Peachy Days

11:58:00 AM mandy 0 Comments

lavlilacs Middlefield, Connecticut Lyman Orchards peach tree

One area of food that I lack the most knowledge in is with fruits. Yes, the sweet and juicy, vitamin packed produce that mostly grows on trees. Why? Because I grew up eating a very limited variety of them all-year round. Thanks, uncommon allergies! Fruit seasons might as well not exist for me; otherwise, I would miss out on the chance to fill my daily sugar allowance with preferably natural ones.

This doesn't mean that the opportunity to go fruit picking doesn't still excite me. As long as it isn't pollination season and not departing for the farm at 6:30 AM on a hot summery day, I am far more willing to be outside in nature and farmland than just a few years earlier.  I might not be able to consume the fresh fruits but my allergies aren't so bad so I could still touch them and be fine.

lavlilacs Middlefield, Connecticut Lyman Orchards peach picking lavlilacs Middlefield, Connecticut Lyman Orchards nectarine closeup
lavlilacs Middlefield, Connecticut Lyman Orchards peach picking lavlilacs Middlefield, Connecticut Lyman Orchards nectarine closeup

Mid to late summer is, apparently, the perfect time for peaches and nectarines. I saw them more often in our fruit basket throughout July and August but didn't know if my mom had sudden cravings or sales were too good to resist, usually meaning it's their season and time to shine. It only clicked after the parentals said we were going on a peach picking day-trip. We joined a bus tour that brought everyone from New York City to Lyman Orchards in Middlefield, Connecticut.

lavlilacs Middlefield, Lyman Orchards peach trees

The orchard must be doing something right since they are celebrating their 276th year anniversary this year, 2017. Even though we went with a tour group, there were many families who drove to enjoy the day outdoors as well. It seems to be quite popular amongst the local state residents nearby.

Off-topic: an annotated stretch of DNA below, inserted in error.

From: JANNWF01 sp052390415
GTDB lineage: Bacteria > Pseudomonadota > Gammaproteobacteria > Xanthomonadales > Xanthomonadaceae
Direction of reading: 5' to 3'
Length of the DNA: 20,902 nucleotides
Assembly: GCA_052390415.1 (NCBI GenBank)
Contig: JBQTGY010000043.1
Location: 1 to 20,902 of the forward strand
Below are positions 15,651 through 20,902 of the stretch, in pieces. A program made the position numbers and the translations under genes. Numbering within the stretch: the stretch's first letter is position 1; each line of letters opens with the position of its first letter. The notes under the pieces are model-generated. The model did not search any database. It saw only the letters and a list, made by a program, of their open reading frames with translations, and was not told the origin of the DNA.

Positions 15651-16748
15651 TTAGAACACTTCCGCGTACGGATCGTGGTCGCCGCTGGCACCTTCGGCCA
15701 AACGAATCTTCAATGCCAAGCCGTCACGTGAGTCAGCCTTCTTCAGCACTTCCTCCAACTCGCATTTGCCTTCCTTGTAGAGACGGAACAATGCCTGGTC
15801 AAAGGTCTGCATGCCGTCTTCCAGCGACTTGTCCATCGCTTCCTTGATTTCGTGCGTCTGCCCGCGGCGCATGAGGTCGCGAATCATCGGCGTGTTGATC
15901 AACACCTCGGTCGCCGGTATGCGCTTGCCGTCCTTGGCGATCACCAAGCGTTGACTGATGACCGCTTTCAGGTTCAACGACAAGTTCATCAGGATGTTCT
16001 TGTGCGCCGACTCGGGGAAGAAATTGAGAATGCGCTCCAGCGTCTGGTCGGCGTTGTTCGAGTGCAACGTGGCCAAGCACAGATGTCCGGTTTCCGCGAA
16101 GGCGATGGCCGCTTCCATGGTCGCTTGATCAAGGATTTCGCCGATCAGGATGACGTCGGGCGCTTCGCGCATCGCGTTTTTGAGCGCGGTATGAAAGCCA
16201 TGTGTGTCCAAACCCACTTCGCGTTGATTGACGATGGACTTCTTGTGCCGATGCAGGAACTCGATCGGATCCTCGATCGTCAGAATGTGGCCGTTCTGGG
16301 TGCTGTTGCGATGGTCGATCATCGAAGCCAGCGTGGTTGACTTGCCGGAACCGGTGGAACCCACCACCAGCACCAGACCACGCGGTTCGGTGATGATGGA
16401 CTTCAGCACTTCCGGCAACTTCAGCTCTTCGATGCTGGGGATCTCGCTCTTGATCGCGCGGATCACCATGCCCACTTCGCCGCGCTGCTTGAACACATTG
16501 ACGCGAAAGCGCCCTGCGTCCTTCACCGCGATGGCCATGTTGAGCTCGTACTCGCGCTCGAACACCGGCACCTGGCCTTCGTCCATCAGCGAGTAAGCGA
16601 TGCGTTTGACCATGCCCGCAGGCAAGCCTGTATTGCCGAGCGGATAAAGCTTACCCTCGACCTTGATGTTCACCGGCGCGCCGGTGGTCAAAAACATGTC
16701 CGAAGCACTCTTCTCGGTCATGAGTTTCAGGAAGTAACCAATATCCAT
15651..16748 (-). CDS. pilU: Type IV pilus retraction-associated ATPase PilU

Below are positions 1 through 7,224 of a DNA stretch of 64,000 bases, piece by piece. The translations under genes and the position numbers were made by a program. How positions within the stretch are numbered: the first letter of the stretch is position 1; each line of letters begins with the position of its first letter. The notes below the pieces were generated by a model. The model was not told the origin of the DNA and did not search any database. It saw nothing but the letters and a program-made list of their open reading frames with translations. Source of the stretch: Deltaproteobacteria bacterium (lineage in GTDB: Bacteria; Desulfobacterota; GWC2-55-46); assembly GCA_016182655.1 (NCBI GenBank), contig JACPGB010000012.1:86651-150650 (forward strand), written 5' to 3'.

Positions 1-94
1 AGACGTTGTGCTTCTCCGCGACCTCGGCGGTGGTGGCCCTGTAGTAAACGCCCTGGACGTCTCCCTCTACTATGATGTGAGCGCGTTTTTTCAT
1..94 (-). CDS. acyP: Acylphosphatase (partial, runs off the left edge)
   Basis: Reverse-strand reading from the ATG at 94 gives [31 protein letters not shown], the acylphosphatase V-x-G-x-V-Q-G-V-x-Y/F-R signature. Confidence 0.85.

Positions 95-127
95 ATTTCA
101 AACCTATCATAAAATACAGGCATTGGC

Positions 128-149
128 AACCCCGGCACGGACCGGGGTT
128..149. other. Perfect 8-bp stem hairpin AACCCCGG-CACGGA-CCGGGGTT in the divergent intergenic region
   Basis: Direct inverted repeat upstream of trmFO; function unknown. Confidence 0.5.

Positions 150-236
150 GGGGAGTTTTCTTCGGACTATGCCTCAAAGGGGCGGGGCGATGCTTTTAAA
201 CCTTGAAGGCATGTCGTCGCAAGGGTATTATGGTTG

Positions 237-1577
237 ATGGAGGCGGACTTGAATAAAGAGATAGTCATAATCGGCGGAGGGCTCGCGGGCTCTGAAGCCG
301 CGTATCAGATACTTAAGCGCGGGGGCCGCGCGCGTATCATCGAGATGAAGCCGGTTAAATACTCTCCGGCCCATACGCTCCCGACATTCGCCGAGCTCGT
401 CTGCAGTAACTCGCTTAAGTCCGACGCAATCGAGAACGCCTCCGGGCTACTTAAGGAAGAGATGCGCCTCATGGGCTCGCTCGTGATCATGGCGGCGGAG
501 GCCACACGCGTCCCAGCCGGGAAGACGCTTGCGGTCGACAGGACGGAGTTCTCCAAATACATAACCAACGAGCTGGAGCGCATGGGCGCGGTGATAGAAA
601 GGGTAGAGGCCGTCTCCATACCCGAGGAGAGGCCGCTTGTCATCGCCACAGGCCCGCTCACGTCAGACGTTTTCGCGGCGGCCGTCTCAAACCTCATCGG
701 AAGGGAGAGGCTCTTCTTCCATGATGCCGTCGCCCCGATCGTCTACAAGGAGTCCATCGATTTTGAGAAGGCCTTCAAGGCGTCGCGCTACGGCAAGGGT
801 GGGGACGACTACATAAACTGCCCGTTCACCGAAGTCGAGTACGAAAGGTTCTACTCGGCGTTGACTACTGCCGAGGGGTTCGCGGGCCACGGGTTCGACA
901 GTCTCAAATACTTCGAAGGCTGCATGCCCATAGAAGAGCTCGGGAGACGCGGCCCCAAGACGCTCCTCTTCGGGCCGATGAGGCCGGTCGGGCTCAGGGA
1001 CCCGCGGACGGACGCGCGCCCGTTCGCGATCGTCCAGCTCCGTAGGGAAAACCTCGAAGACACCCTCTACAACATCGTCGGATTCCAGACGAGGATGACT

Seeing the rows and rows, acres upon acres of the orchard is just breathtaking. Our bus only allotted enough time for peach picking, but the orchard had PYO peach, apple, and pears the day we went. Lyman's also has a nearby marketplace that sells fruits, baked goods, pantry items as well as BBQ sandwiches. For those looking for activities, the orchard has a golf course and sunflower/corn maze nearby. The maze seemed fun but the day we visited was a little too cloudless to bear the thought of potentially getting lost inside.

lavlilacs Middlefield, Connecticut Lyman Orchards white and yellow peaches lavlilacs Middlefield, Connecticut Lyman Orchards nectarine closeup 2

The director said that all picked fruit should be paid for first but I would say a majority of visitors had very generous samplings as they went on their picking frenzy. Staff weighs everyone's loot by the entrance/exit and the bags are paid per pound. I believe all peaches were ~$1.50/lb. (give or take) when we visited.

Lyman's has both white- and yellow-flesh peaches (furry) and the same for nectarines (smooth). Since I couldn't eat them, the differences between the variations that I knew were all superficial. Wiki does say the white ones are less acidic and sweeter. My mom recommended us to only pick and purchase firmer ones since these fruits ripen and soften even after picking. It is also wise to keep the peaches and nectarines well protected in the car ride home as any sudden thrashes will surely cause it to bruise.

My biggest regret is not purchasing one of their apple pies and peach crisps/cobblers. It is supposedly an award winning recipe. I got to taste their peach crisp a la mode at the marketplace and it was delish! If only I didn't buy it at the last minute and the bus wasn't on a schedule to leave. Bummer... Perhaps next time?

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